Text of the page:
The making of a logo

We recently launched Rimfaxe, a Matrix homeserver. This is how the logo came to be.

As with most (read all) my projects they are in one way or another related to horses. The Matrix service was not an exception.

As I’m a fan of the Icelandic and old Scandinavian languages I quite early on I found the name Rimfaxe (or Hrymfaxe or Hrímfaxi depending on how you spell it), a name belonging to the horse from Norse mythology that drags Natt (Nótt, means night) over the sky. They symbolize the night, or can be said to bring night upon Earth. We also have Dag (means ”day”), who is dragged by the horse Skinfaxe. They symbolize the day.

A painting of Rimfaxe and Natt by Peter Nicolai Arbo
The Night, Peter Nicolai Arbo, 1887 (sauce, sauce2)

Now the problem with choosing a name for a company, service or product is that it needs to be easy to spell, memorable and at least somewhat related to the idea. Rimfaxe has several spellings, and it’s not the easiest thing to remember, but I went with it anyways.

Do you know how many domain names are available for an easy-to-spell generic English word? None. Out with that idea through the window. Almost.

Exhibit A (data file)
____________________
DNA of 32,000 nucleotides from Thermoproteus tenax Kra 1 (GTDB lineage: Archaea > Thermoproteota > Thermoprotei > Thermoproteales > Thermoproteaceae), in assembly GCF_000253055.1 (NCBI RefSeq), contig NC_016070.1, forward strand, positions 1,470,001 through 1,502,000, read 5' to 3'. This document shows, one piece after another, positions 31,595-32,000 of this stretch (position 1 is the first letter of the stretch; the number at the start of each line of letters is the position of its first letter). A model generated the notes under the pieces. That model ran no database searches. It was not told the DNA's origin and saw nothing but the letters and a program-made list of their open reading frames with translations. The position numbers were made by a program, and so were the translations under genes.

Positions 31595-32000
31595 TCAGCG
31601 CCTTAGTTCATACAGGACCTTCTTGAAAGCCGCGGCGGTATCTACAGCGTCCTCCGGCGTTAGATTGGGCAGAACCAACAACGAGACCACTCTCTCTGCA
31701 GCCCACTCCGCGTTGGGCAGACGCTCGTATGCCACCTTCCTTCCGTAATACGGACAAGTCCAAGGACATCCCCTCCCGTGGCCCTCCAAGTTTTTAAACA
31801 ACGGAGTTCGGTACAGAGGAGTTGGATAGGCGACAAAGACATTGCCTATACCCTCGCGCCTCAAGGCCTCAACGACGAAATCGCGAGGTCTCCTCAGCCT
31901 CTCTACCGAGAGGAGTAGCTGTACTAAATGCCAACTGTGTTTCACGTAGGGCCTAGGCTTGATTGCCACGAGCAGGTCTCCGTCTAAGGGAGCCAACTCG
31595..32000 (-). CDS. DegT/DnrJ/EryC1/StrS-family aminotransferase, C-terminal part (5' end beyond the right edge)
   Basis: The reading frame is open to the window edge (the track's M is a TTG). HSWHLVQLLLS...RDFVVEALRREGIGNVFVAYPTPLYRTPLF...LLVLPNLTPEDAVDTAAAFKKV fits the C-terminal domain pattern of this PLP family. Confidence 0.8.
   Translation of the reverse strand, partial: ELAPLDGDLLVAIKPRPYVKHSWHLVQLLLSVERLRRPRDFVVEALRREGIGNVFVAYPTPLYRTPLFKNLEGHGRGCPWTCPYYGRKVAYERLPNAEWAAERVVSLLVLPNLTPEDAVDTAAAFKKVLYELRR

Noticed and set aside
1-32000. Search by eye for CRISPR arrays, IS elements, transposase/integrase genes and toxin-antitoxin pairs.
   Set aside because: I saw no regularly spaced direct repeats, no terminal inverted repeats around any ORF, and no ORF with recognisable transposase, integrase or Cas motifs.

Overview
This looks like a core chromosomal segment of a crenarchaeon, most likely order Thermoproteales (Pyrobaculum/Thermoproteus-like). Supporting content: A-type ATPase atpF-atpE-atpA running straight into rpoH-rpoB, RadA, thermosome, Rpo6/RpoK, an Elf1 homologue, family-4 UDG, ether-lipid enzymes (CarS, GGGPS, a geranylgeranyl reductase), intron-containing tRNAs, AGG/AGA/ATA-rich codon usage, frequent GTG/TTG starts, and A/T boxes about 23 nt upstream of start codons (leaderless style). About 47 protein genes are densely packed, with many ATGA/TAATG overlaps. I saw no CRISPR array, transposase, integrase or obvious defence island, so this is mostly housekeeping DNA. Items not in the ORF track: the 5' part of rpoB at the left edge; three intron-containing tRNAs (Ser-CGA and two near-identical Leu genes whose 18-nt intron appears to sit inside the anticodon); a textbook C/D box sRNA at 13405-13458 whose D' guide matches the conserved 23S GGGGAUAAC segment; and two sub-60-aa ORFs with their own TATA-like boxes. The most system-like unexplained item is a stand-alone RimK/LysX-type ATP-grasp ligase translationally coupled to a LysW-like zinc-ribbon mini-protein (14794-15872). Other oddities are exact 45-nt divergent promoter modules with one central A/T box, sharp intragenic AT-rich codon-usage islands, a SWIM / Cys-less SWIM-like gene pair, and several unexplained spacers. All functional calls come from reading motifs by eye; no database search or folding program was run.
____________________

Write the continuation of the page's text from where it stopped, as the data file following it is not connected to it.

Rimfaxe was quite suiting for this Matrix project, and the domain name ( was to my surprise available(!), so I bought it.

Now the logo had to be designed.

I wanted to keep the idea of a horse that brings shade or darkness to something, so I quickly made a pencil sketch of a horse ”flying” in the sky above Earth.

1. Two minute pencil sketch.

This was the only sketch I made. I went for this design right away.

A few days later I opened Krita and began the work of transforming it to digital form. I just painted it over, and then adjusted body parts and added some ”fluid motion” to it. The rest was mostly detail work and finishing touches to make it look more ”smooth”. At the end I removed the circle I used as a guide as well as the ”spikes” (I have no idea what they are called in English, you know, these things) and coloured the background white.


This part of the process took a few hours. I experimented with different colouring, but found that just pure black and white worked the best.

That’s it. It’s done!

And that was the story of how Rimfaxe turned into a logo for!

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